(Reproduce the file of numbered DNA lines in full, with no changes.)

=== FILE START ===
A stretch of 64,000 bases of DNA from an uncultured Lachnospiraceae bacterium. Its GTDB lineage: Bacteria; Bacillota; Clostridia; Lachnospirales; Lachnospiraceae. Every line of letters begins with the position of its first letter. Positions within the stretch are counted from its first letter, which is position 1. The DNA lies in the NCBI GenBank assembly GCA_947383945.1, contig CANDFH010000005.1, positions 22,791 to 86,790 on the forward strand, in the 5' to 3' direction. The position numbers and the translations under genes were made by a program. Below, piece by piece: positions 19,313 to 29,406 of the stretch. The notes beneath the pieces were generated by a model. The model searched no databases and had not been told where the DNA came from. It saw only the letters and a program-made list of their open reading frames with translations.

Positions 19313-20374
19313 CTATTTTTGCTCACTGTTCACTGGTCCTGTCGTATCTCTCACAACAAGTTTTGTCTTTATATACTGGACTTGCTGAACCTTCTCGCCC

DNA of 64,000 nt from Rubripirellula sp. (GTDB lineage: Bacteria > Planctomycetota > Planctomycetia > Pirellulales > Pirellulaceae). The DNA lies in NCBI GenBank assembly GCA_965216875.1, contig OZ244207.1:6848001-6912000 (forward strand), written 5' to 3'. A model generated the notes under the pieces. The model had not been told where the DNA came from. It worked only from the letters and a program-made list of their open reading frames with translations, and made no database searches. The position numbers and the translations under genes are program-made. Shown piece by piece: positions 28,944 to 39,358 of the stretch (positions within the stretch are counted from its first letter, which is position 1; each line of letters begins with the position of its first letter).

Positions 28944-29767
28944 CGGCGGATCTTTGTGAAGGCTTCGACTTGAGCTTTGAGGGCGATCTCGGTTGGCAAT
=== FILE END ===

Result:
A stretch of 64,000 bases of DNA from an uncultured Lachnospiraceae bacterium. Its GTDB lineage: Bacteria; Bacillota; Clostridia; Lachnospirales; Lachnospiraceae. Every line of letters begins with the position of its first letter. Positions within the stretch are counted from its first letter, which is position 1. The DNA lies in the NCBI GenBank assembly GCA_947383945.1, contig CANDFH010000005.1, positions 22,791 to 86,790 on the forward strand, in the 5' to 3' direction. The position numbers and the translations under genes were made by a program. Below, piece by piece: positions 19,313 to 29,406 of the stretch. The notes beneath the pieces were generated by a model. The model searched no databases and had not been told where the DNA came from. It saw only the letters and a program-made list of their open reading frames with translations.

Positions 19313-20374
19313 CTATTTTTGCTCACTGTTCACTGGTCCTGTCGTATCTCTCACAACAAGTTTTGTCTTTATATACTGGACTTGCTGAACCTTCTCGCCC

DNA of 64,000 nt from Rubripirellula sp. (GTDB lineage: Bacteria > Planctomycetota > Planctomycetia > Pirellulales > Pirellulaceae). The DNA lies in NCBI GenBank assembly GCA_965216875.1, contig OZ244207.1:6848001-6912000 (forward strand), written 5' to 3'. A model generated the notes under the pieces. The model had not been told where the DNA came from. It worked only from the letters and a program-made list of their open reading frames with translations, and made no database searches. The position numbers and the translations under genes are program-made. Shown piece by piece: positions 28,944 to 39,358 of the stretch (positions within the stretch are counted from its first letter, which is position 1; each line of letters begins with the position of its first letter).

Positions 28944-29767
28944 CGGCGGATCTTTGTGAAGGCTTCGACTTGAGCTTTGAGGGCGATCTCGGTTGGCAAT